England: Johnson unveils controversial plans to overhaul sentencing, prisons and stop-and-search
Prime Minister Boris Johnson has unveiled plans to “overhaul the criminal justice system” in England and Wales by reviewing sentencing policy, investing £2.5 billion in the construction of new prisons, and strengthening police stop-and-search powers.
A review team reporting back to Mr Johnson this autumn will examine sentencing for the most serious violent and sexual offenders, the rules governing when and how these offenders are released, and the sentencing of the most prolific offenders.
It will be specifically asked to consider whether legislation should be introduced to end automatic early release and keep offenders in prison for longer, a move which Mr Johnson personally backs, according to The Telegraph.
However, today’s announcement includes no mention of former Justice Minister David Gauke’s plans to scrap short prison sentences, despite his plea to Mr Johnson last month to take forward his proposals.
Less than a month ago, Mr Gauke announced “evidence-led” proposals to replace custodial sentences of less than six months with community alternatives, backed up by Ministry of Justice (MoJ) research which found prison to be less effective in reducing reoffending.
In a sharp change of rhetoric, Mr Johnson today said: “We have all seen examples of rapists and murderers let out too soon or people offending again as soon as they’re released. This ends now. We want them caught, locked up, punished and properly rehabilitated.”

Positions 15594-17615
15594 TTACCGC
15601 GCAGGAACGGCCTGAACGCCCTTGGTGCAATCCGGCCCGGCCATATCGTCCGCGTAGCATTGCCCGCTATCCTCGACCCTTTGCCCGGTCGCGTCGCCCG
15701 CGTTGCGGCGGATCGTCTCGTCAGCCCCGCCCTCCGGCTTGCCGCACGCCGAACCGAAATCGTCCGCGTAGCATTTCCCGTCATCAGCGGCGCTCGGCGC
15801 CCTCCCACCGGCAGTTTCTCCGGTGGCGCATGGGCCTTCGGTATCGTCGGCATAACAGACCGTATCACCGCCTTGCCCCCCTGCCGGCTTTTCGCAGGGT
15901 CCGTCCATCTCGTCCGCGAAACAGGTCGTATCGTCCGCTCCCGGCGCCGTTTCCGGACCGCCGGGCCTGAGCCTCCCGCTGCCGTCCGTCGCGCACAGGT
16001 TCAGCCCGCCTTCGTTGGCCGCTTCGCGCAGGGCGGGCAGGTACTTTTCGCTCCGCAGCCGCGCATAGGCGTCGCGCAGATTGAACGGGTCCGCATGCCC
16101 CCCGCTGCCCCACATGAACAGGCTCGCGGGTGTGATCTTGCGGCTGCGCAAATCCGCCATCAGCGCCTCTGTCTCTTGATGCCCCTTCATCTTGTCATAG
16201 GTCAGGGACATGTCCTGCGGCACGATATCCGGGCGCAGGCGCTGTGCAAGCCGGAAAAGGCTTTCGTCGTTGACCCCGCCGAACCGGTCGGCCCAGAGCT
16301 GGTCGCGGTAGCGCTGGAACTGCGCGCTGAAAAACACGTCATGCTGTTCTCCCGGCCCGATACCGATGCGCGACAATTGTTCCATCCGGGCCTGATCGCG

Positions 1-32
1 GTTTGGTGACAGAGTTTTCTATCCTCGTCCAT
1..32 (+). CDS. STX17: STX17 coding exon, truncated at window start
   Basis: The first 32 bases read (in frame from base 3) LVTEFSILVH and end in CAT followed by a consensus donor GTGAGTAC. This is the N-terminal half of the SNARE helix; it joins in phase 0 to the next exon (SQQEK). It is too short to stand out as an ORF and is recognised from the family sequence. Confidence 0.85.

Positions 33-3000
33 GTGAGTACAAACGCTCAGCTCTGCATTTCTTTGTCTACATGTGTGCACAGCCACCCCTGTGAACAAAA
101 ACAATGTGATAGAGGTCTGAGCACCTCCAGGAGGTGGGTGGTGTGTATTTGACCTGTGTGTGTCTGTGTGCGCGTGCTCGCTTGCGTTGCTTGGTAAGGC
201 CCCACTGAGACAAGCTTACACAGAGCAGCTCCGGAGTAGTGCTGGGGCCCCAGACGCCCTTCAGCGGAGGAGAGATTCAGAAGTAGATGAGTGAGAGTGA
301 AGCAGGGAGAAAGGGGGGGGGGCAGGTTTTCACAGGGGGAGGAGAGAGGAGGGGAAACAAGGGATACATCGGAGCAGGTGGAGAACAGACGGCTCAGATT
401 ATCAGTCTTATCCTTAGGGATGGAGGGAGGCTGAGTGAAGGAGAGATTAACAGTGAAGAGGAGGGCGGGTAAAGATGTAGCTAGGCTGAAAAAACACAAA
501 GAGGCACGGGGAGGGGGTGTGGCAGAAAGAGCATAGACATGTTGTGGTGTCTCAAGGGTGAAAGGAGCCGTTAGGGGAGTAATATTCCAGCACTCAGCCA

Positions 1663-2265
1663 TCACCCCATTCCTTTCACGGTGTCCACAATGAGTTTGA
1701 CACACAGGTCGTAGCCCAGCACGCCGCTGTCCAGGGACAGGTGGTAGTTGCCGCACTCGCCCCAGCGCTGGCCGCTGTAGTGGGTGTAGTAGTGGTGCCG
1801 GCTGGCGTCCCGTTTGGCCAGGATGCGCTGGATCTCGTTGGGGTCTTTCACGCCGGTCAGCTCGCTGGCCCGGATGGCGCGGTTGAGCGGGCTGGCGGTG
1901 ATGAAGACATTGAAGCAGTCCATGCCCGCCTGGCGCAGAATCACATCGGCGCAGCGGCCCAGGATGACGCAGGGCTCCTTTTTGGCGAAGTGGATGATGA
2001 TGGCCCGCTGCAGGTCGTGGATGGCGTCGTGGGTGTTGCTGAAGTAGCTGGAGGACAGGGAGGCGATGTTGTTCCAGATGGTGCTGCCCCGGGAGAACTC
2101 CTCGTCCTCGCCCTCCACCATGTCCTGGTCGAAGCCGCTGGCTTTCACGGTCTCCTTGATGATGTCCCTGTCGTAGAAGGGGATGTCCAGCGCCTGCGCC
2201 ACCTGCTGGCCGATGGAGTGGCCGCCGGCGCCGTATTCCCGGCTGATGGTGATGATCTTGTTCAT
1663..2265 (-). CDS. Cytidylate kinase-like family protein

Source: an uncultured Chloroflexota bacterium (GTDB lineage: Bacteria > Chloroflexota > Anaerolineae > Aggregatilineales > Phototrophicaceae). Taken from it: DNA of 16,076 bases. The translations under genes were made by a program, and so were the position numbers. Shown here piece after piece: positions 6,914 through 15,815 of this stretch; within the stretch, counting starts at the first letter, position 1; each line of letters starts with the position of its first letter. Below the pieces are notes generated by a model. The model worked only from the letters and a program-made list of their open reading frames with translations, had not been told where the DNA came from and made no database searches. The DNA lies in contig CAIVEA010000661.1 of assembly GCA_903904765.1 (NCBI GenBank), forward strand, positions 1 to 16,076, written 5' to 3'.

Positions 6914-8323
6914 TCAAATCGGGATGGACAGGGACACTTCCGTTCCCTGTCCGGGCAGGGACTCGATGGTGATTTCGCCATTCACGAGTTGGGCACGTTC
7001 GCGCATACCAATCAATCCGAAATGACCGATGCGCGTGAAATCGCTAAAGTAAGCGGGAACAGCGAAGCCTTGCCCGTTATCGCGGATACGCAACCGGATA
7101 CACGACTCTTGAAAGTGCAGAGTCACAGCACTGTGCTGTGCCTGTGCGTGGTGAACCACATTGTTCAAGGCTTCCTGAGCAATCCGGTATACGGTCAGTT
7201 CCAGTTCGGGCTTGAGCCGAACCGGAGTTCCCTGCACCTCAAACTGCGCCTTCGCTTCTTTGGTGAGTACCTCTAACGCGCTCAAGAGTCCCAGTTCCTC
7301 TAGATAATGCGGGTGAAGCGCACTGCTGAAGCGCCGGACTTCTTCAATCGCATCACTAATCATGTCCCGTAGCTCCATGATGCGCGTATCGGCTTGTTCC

He also announced an additional £85 million in funding for the Crown Prosecution Service (CPS) over the next two years to build capacity and manage caseloads.
Meanwhile, in a long-term building programme, up to £2.5 billion will be spent to create 10,000 additional prison places across England and Wales, which already has the highest incarceration rate in western Europe.
The Home Office has also rolled out a stop-and-search pilot across England and Wales to allow more police officers to use stop-and-search powers under section 60 of the Criminal Justice and Public Order Act.
Stop-and-search powers are already controversial due to evidence of their disproportionate use against black and minority ethnic people and their limited impact on the prevalence of crime, The Guardian notes in an editorial today.
Under the pilot, around 8,000 officers will gain the authority to designate an area under section 60 for the deployment of stop-and-search.
The degree of certainty required by the authorising officer will be reduced to the reasonable belief than an incident involving serious violence “may”, rather than “will”, occur, and the length of time areas can be designated under section 60 will also be extended.
The initial period a section 60 can be in force will be extended from 15 hours to 24, and the overall period an extension can be in place will be extended from 39 to 48 hours.